In 2011, state Sen. Bill Ketron, of Murfreesboro, introduced legislation seeking to make it a felony to follow some versions of the Islamic code known as Shariah. To convince fellow senators to support his bill, Ketron distributed a DVD claiming Nashville Muslims radicalized a Memphis man who shot an Army recruiter after converting to Islam. The video, called "Losing Our Sons," was co-produced by the Tennessee Freedom Coalition.
Stephen Fotopulos, executive director of the Tennessee Immigrant and Refugee Rights Coalition, said he thinks the seeds of conflict that took root in Murfreesboro are present in other communities, as well, but the response to the conflict by Murfreesboro's leaders likely has allowed it to grow.
Fotopulos contrasted it to the response to the 2008 arson by white supremacists of a storefront mosque in the town of Columbia, about 40 miles southwest of Murfreesboro. After being welcomed at a local Presbyterian church for a few months, the group bought a new building with the support of people of many faiths from across Tennessee and across the country.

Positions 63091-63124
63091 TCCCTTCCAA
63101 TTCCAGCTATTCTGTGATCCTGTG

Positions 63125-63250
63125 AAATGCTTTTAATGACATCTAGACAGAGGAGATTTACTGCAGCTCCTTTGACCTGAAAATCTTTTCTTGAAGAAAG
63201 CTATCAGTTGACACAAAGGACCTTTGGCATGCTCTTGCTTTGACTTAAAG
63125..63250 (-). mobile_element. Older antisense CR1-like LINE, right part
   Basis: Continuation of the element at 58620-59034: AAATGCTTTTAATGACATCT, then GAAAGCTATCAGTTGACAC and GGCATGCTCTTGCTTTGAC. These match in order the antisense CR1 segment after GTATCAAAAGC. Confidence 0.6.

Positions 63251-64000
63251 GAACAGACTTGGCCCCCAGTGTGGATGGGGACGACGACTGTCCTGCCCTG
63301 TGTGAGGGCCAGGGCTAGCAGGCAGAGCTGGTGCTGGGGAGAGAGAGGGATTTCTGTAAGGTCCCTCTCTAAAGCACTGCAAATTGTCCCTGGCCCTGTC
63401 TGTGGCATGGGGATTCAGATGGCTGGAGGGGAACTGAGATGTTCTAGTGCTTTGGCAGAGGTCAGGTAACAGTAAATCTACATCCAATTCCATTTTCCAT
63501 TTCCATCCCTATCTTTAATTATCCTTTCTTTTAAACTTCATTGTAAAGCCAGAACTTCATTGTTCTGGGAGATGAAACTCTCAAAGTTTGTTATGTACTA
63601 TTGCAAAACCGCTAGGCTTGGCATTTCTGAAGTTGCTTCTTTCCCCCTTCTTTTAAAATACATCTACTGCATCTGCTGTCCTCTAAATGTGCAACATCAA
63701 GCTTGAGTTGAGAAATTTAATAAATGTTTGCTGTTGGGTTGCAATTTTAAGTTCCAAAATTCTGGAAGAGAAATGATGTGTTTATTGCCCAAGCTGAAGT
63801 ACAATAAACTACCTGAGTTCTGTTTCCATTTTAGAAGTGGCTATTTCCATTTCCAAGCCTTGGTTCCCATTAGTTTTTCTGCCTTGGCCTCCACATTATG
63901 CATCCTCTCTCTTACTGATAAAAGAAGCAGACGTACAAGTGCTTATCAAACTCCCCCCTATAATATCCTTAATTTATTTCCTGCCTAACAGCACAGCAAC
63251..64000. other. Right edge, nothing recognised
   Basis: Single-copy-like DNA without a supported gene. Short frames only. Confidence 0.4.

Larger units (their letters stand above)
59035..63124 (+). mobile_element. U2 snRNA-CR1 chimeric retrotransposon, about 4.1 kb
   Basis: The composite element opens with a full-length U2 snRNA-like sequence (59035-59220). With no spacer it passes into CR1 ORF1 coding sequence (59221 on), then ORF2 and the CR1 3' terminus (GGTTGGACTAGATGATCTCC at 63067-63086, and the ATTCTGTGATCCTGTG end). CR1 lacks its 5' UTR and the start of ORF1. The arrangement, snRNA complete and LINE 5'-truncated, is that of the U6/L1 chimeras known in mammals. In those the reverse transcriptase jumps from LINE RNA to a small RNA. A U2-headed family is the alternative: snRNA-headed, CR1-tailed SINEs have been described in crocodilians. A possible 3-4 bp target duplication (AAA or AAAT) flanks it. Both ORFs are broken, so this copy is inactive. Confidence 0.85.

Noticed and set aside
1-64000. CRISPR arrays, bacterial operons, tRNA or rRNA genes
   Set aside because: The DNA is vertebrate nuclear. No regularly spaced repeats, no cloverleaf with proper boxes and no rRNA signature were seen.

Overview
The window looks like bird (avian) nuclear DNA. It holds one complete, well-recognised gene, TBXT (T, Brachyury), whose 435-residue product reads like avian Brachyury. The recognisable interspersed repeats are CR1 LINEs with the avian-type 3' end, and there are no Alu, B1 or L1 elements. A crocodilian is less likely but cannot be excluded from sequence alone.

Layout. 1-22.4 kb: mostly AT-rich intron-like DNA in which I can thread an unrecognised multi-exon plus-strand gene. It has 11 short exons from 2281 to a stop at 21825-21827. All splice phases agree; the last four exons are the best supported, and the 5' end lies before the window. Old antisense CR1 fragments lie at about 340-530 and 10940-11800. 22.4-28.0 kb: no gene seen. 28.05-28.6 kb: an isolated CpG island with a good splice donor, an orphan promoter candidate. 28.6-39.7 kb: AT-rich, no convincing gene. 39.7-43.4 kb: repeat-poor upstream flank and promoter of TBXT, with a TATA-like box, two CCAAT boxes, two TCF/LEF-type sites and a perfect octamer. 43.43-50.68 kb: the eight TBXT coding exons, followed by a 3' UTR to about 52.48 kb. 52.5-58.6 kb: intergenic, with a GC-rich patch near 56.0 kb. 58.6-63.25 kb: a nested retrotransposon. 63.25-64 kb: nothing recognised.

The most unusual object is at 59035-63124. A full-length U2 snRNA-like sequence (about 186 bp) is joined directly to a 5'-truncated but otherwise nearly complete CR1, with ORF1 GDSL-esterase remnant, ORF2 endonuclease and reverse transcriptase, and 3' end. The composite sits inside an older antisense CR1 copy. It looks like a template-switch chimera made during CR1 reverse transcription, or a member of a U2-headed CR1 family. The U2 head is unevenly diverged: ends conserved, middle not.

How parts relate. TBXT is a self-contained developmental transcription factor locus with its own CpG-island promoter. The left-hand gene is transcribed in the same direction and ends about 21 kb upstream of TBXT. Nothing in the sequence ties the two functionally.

"Not a day went by [after the arson] before there was a press conference with local leaders and law enforcement and church leaders saying: 'This is not what Columbia is about,"' Fotopulos said. "In Murfreesboro, I don't know what the mayor's position is on this, I don't know what the position of the Chamber of Commerce is."
While there has been a movement to support the Murfreesboro mosque, most notably a large student organization, those voices have been largely drowned out by community leaders with a bully pulpit like Zelenik and Ketron.
Still, Islamic Center of Murfreesboro members hope that the worst is behind them. Although there is legal action pending, their mosque is complete, and members have begun to use it for worship, leaving a much smaller space in an industrial park where worshippers regularly spilled out into the parking lot.
At the opening of the new building last month, member Matt Miller summed up the optimism of many when he said he thinks the opposition will die down once people "see that there are no underground tunnels. We're not here to take over the world. We just don't want to worship in a shoebox anymore."